In the 1950s and early 1960s, whilst debate raged in Labour, Tony Benn was regarded as being loosely associated with the Gaitskell camp, no unilateralist, yet opposed to altering Clause IV. An impassioned and humorous speaker, Benn is now regarded as a fine parliamentarian and democrat with a strong grasp of history.
He has personable approach to politics which defies the pomposity and bluster of many other politicians. He remains one of the most recognisable and distinctive of politicians. In the past it was always unclear whether this was an asset or a liability for the Party. His political judgement has been questionable on occasions.
"he came close to destroying the Labour Party as a force in
twentieth century British politics"
After 1964 Benn became a speechwriter for Harold Wilson, providing much of the ammunition behind the 'white heat of technology' rhetoric. At this stage, Benn saw socialism as both a by- product from scientific development as well as being an aid to the scientific process itself. In the first Parliament, Benn was Postmaster-General, but it was only really after his appointment as Minister for Technology in 1966 that the began to distinguish himself, becoming popular and respected with many politicians, scientists and civil servants of all grades.
Benn initiated the development of Concorde with the French at this time, encouraging the conversion of military technology into civilian use. As both an enthusiast for the computerisation of industry and an advocate of fast-breeder nuclear reactors, he was regarded as a technocrat and somebody in favour of institutional modernisation and an integrated European technology to achieve a greater efficiency for British industry.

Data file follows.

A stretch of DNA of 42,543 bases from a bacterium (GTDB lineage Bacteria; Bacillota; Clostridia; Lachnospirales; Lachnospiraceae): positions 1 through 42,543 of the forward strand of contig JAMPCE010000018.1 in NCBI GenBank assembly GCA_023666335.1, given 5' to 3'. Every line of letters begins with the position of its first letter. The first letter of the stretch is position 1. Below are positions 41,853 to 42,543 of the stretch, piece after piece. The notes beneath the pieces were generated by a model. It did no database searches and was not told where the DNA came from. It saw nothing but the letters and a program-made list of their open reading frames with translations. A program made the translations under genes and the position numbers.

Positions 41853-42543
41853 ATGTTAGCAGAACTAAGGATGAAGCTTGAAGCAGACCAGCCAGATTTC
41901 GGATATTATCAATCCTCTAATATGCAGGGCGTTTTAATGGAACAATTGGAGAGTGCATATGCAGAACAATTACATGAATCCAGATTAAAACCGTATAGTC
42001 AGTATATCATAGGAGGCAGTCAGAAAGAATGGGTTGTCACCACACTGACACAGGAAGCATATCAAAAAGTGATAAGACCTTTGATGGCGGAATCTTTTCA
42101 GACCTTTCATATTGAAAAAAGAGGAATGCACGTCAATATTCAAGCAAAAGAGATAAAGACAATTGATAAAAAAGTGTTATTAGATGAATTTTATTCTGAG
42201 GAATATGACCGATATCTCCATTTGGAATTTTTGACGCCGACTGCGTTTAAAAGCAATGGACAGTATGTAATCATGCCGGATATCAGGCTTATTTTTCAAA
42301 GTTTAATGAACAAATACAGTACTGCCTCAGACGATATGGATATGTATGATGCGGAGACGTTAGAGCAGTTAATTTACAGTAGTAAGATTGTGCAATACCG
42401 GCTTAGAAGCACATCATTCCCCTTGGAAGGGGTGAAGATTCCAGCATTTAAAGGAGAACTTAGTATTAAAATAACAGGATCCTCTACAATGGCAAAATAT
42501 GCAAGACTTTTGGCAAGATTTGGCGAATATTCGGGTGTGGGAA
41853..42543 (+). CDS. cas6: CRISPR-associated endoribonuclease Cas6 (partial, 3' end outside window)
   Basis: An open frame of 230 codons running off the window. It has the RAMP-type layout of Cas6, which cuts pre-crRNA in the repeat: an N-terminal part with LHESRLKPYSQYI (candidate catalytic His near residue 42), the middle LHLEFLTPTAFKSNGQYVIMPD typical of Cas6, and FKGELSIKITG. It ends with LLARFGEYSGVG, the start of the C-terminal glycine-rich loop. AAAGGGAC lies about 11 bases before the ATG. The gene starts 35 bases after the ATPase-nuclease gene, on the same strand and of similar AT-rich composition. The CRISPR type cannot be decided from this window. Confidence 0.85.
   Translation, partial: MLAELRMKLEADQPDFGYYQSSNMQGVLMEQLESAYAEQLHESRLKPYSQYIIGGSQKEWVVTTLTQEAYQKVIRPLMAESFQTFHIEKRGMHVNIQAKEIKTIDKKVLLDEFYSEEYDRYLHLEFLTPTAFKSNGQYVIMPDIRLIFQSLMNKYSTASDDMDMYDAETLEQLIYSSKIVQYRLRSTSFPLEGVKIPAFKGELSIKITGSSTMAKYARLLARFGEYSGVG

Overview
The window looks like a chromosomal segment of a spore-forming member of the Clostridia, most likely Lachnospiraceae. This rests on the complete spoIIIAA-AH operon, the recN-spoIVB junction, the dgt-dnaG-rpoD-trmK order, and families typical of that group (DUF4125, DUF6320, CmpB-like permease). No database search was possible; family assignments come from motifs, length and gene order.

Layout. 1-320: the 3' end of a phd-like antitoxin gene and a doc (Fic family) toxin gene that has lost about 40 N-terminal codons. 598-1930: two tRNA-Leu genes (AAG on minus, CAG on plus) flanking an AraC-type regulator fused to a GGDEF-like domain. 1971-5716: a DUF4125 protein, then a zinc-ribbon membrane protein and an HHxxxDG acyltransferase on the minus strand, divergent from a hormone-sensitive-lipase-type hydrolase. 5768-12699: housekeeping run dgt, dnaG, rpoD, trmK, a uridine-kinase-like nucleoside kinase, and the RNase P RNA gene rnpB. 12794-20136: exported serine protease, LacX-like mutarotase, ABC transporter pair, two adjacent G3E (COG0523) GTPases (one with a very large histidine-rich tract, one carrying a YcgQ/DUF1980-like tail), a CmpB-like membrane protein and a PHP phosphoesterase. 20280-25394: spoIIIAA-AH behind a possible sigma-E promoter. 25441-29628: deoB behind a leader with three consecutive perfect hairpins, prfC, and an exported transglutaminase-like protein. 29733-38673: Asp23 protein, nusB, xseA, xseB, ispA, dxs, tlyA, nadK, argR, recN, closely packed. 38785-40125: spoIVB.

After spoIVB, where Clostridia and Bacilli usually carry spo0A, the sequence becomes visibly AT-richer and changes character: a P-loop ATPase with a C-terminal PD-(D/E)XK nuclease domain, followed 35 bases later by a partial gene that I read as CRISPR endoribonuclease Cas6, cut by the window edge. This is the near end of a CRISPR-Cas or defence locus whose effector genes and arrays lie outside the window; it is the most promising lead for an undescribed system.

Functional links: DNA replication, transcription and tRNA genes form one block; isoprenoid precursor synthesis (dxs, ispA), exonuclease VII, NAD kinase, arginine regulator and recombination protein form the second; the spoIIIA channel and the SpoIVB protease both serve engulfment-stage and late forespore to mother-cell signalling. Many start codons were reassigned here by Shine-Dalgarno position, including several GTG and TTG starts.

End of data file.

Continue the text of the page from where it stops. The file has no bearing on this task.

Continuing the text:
Tony Benn's energy and enthusiasm was directed towards the new technologies during this period, and his performance was seen as a bright aspect to the Wilson government. Benn was quick to assess the potential for computers to save time and money; they were still at the transistor stage at this point. A government-backed amalgamation of small electronics companies was supported to create ICL. The intention was to create a British computer manufacturing alternative to IBM.
Having comprehensively mastered and galvanised the Ministry of
Technology, in 1969 his department was expanded, with the functions of
the Ministry of Power and some of the Board of Trade remit included.
Personal loyalty to Harold Wilson was never in question until the election defeat; Tony Benn and
Barbara Castle were quite unusual for this Cabinet in that respect.